We had two meetings with Parkinson’s Groups today.  One in Creston as we passed through at the 48 mile mark of our ride, and then another in Osceola, our terminus city for today, with another group.  Oh yeah, and we had to ride 79 miles in there somewhere.  I’ve still got this cold going on, and I sound like a bullfrog in heat when I talk.  Well, that’s a guess.  Taking drugs (legal ones, this time) and hopefully they’ll knock it down.

We left Red Oak around 6:50am this morning after Kathleen’s mom Mary whipped up another of her astounding meals.  I didn’t mention the peach cobbler yesterday, but she uses tapioca to thicken it, and it’s awesome.  Today she treated us to overnight cinnamon rolls covered with this sauce that you could drink a gallon of.  This time the secret in the sauce is ice cream.  Thank God we got out of there before we gained 130 pounds.  Iowa home cooking – UmmUmm good.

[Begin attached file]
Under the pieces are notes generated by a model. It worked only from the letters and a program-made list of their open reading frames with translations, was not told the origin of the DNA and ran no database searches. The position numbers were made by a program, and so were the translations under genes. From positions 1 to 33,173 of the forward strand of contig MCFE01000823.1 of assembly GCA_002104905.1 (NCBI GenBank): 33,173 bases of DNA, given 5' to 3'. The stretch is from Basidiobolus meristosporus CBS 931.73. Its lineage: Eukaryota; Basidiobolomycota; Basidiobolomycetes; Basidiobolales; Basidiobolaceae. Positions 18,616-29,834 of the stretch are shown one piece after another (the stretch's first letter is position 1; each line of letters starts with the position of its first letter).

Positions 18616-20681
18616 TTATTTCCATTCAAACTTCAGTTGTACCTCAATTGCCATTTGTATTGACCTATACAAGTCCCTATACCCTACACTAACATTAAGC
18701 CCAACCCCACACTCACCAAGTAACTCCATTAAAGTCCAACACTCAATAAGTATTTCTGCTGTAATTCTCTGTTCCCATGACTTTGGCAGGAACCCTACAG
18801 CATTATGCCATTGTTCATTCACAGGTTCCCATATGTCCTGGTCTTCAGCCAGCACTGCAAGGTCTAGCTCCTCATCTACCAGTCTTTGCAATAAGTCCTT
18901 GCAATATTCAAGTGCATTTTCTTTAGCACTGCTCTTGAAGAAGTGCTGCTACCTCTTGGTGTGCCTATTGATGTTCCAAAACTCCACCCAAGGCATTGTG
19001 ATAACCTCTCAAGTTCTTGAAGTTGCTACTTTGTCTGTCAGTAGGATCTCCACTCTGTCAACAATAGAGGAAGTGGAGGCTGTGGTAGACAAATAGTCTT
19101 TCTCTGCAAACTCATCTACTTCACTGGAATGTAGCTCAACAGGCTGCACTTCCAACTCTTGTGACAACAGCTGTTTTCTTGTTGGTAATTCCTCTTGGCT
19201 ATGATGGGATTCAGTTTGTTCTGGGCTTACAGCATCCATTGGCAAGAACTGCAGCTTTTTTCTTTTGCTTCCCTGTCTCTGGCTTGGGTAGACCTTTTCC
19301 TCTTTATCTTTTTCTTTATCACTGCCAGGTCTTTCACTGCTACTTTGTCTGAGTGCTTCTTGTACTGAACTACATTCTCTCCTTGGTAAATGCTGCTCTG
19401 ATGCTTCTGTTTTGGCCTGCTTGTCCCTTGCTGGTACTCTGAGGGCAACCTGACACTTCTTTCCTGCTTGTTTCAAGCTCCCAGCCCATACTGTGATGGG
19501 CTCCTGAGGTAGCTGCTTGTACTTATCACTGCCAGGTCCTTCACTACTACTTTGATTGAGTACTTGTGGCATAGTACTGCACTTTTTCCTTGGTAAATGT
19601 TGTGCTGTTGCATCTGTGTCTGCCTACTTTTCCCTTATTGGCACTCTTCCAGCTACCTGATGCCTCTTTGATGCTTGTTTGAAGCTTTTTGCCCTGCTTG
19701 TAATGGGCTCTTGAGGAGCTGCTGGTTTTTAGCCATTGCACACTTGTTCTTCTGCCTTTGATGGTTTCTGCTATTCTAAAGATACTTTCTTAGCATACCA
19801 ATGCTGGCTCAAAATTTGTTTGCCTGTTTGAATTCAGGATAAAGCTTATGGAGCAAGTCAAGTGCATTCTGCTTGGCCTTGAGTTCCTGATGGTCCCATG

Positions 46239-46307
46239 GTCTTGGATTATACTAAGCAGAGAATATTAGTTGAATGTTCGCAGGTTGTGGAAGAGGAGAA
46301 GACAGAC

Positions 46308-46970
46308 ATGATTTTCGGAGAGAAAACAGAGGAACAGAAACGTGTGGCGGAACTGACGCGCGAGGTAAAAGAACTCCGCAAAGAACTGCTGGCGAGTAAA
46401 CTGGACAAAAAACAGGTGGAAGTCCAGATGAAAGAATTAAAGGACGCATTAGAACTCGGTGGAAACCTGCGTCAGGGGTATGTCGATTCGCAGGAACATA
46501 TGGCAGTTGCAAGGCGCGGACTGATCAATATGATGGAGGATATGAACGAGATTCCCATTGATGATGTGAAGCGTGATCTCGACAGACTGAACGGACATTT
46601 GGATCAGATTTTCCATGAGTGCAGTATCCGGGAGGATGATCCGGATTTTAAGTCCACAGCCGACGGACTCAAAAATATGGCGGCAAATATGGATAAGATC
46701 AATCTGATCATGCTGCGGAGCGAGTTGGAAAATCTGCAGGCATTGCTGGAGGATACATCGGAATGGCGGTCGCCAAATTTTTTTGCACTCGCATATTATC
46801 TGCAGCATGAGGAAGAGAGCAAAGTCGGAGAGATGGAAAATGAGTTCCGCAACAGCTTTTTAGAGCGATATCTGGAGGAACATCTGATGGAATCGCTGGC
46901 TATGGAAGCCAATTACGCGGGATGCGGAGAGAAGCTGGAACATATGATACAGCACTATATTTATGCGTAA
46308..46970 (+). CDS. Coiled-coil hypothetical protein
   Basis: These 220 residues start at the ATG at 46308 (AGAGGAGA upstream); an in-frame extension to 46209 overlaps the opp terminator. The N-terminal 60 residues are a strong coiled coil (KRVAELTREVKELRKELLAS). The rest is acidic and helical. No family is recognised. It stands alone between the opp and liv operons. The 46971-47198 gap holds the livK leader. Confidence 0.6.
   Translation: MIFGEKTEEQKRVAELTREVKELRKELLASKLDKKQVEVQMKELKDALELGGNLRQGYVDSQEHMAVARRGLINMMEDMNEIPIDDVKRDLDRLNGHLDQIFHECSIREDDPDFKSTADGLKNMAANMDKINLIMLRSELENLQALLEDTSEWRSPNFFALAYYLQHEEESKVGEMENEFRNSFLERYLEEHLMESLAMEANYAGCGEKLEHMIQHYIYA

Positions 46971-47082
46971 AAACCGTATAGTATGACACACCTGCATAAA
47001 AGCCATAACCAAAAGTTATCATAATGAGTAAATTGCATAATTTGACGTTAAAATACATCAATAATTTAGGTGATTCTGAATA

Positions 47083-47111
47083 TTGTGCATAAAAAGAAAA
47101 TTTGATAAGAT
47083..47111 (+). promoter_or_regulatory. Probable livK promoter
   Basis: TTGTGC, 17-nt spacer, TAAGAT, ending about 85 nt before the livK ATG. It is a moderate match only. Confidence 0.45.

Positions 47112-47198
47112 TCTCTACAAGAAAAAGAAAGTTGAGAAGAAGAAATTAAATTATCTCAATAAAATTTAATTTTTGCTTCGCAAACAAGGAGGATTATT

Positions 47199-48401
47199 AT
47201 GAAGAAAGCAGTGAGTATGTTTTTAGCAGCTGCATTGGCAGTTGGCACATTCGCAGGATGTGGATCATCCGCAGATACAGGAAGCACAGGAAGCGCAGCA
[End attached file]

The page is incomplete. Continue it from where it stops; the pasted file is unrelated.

Leaving Wayne and Mary's

Leaving Wayne and Mary’s

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The Pickled Butter Ballad


Carl Ames – extraordinary human and song writer

You’ll remember Carl Ames of Scoop fame at the Copper Triangle. Well, now he’s composed a song for the team, combining the important themes of Chamois Butt’r and pickles,  both favorites of the FFP team.

by Carl Ames

Moooooove on, Moooooove on down the highway,
The sun is up – and we’ve got miles to go!
Butter up and stock the pickles fresh and plenty,
Because without our B&P’s we would be so slow!

The Friends  For Phinney  are  cruisin across this country,
Over half way there, they still have many miles to go!
Keep the butter and the pickles  fresh and plenty,